UK & World News
Cameron Urges Party To Fight On For Britain
David Cameron has faced down critics within his own party and urged the Tories to focus on the fight against Labour.
The Prime Minister used a speech to the party's Spring†Conference to insist he was sticking to traditional Tory values after a turbulent fortnight of internal division.
He warned backbenchers and activists there are just 1,000 days to go before the next general election, implying there is no time for in-fighting.
But he faced warnings from a new Tory group meeting at the conference that the party faces a "severe defeat" in 2015 if he fails to "reconnect" with party members and abandon gay marriage laws over which they have quit "in droves".
In the free vote on laws legalising gay marriage - a flashpoint for many traditional Tories, more MPs voted against the changes than backed the reform championed by Mr Cameron.
The Prime Minister has faced growing grumbling from his own benches in the wake of the disastrous Eastleigh by-election last month, which saw UKIP beat the Tories into third place.
With the Budget looming next week, there have also been rising calls for a change of approach on the economy amid fears about a triple-dip recession.
Home Secretary Theresa May has been at the centre of talk about a future leadership challenge amid Tory fears of electoral oblivion in 2015.
But Mr Cameron tried to brush off the current problems as mere mid-term blues and urged Tories to cut through the "background noise".
He declared: "Let the message go out from this hall and this party: We are here to fight. We are here to win, and we have never been more up for the task of turning our country around."
He sought to paint the Tories as the party of aspiration, with support for families and first-time buyers, a better adoption system, more rigorous schools, more apprenticeships and tighter welfare spending.
"The global race is not just about GDP," he said. "It's about saying to the mum who's worried about her children's future, we are building a country where there is a future, so your kids won't have to get on a plane to get on in life, they can make it right here in Britain."
Mr Cameron - who has come under fire from backbenchers over his "posh, male and white" inner circle - acknowledged the advantages he had enjoyed.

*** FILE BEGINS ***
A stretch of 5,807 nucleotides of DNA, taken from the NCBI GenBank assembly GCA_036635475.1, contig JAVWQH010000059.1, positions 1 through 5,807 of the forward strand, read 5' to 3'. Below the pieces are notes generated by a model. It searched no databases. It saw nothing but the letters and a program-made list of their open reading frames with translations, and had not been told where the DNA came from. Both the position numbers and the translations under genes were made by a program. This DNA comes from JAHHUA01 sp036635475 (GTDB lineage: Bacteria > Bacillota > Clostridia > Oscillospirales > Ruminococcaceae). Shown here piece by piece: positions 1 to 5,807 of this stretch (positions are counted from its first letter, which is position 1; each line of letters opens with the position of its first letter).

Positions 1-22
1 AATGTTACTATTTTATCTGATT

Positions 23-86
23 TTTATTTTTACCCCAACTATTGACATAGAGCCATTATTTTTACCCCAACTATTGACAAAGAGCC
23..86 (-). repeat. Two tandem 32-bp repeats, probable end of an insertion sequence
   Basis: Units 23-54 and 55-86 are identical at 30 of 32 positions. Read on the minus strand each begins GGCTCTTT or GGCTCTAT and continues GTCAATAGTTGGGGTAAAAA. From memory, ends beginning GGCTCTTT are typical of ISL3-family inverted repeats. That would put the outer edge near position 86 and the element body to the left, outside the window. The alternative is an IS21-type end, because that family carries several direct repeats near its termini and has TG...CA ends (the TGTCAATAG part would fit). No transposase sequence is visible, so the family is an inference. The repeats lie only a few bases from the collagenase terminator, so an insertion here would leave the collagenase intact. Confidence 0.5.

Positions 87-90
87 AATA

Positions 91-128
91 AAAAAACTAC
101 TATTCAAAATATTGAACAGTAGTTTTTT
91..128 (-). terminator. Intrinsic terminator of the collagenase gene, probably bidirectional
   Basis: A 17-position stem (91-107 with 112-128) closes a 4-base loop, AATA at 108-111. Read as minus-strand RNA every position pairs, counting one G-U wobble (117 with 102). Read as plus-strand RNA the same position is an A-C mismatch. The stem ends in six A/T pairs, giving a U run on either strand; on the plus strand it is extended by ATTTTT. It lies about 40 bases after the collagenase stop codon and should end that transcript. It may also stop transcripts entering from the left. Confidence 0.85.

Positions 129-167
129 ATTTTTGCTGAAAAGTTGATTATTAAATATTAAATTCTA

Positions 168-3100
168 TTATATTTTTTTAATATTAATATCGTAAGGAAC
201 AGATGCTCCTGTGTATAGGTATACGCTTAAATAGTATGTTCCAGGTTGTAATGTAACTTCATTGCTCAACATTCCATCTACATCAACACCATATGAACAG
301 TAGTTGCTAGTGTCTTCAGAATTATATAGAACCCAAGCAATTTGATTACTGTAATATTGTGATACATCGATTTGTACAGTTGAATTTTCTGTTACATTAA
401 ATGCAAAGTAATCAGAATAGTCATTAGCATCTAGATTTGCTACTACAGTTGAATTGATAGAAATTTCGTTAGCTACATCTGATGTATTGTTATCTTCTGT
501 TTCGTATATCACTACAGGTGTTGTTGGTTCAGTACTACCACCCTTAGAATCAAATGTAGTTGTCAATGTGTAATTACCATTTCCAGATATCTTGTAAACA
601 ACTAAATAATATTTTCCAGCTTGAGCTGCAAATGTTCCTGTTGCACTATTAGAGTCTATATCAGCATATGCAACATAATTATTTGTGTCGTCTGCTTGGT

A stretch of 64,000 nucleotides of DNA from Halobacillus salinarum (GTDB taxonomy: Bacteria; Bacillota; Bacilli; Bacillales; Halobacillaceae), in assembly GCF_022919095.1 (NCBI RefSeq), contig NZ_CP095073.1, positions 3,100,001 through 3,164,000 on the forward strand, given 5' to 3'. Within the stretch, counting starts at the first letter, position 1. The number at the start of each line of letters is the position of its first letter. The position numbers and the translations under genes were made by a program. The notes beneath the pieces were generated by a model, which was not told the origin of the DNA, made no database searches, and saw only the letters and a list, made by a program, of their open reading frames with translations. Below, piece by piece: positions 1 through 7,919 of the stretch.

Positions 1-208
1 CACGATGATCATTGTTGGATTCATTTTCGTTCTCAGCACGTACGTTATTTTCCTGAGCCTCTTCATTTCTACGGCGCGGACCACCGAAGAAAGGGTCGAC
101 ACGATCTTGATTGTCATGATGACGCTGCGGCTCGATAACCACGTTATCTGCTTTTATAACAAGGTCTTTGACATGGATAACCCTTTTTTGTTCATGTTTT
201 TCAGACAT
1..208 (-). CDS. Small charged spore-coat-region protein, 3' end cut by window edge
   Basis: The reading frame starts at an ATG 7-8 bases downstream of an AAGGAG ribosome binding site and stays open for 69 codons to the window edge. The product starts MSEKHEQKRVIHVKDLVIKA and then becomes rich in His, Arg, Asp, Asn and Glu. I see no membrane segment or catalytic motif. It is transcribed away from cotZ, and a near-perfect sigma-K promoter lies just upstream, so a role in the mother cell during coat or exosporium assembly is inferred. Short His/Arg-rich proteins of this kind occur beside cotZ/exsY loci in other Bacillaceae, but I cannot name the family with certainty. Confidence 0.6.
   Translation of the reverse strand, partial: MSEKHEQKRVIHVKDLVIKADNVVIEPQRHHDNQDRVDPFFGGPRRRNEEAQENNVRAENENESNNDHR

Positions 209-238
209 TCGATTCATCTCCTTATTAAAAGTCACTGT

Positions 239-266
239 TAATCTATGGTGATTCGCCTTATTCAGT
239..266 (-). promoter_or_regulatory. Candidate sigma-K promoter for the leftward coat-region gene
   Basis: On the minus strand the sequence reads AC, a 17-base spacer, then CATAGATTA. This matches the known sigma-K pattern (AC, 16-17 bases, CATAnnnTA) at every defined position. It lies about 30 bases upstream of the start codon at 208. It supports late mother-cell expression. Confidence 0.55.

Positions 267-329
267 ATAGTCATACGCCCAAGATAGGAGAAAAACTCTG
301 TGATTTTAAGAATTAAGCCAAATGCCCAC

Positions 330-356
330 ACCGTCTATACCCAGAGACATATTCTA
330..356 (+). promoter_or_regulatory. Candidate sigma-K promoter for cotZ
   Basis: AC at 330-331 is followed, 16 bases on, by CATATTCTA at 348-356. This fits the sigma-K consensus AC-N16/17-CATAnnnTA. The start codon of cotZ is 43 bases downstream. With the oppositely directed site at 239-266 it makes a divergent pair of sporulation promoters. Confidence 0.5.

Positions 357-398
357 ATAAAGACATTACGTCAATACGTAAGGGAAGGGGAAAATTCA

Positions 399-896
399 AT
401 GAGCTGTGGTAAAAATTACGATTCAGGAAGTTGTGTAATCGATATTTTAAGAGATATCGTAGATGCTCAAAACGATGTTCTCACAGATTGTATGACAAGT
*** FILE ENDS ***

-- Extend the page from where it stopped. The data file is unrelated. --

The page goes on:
"I know the leg-ups I got in life. A loving family, wonderful parents, a great school and university," he said.
"We want people to climb up through their own efforts, yes, but in order to climb up they need the ladder to be there in the first place, the family that nurtures them, the school that inspires them, the opportunities there for them.
"Great Conservatives down the generations have put those ladders in place. When Churchill invented the labour exchanges that helped people into work.
"When Macmillan built new homes. When Thatcher fired up enterprise so people could start their own businesses. That's what we're doing in the Conservative Party right now."
He admitted the Tories had a "real fight on our hands" to win in 2015 but issued a stark warning about what he saw as the risks if Labour are let back into government.
"Anyone in this party who is in any doubt who we should be fighting, what we should be fighting for, where our energies should be focussed, I tell you: our battle is with Labour," he said.
He ended with a direct plea for the party's full support, saying: "I'm up for it. This party's up for it. So let's give it everything - I mean everything - we've got."
The Prime Minister also announced a £150m cash boost for sport in school to help bolster coaching for pupils in England
Under the plans, a primary school with 250 pupils would receive £9,250 per year - this is around two days a week of a primary teacher or a coach's time.
Mrs May's speech stuck rigidly to her home affairs brief, in contrast to a wide-ranging address last weekend, which was widely interpreted as laying the ground for a future leadership bid.†
She told activists that the Government was "on course" and had "a record to be proud of" when it fights local elections in May, which many see as a major test of Mr Cameron's position.
London Mayor Boris Johnson on Friday told Conservative Cabinet ministers accused of positioning themselves for the post-Cameron leadership to "put a sock in it and back the Prime Minister".
Mr Johnson, regarded as front-runner in the succession race if he can find a seat in Parliament, said speculation over a challenge to Mr Cameron's leadership was "complete nonsense".
Labour vice-chair Michael Dugher said: "When the Tories talk about aspiration, they mean looking after their friends at the top, whilst people on low and middle incomes can go whistle.
"We need a change of direction with a One Nation Labour Government to build a country where everyone has a stake and prosperity is fairly shared."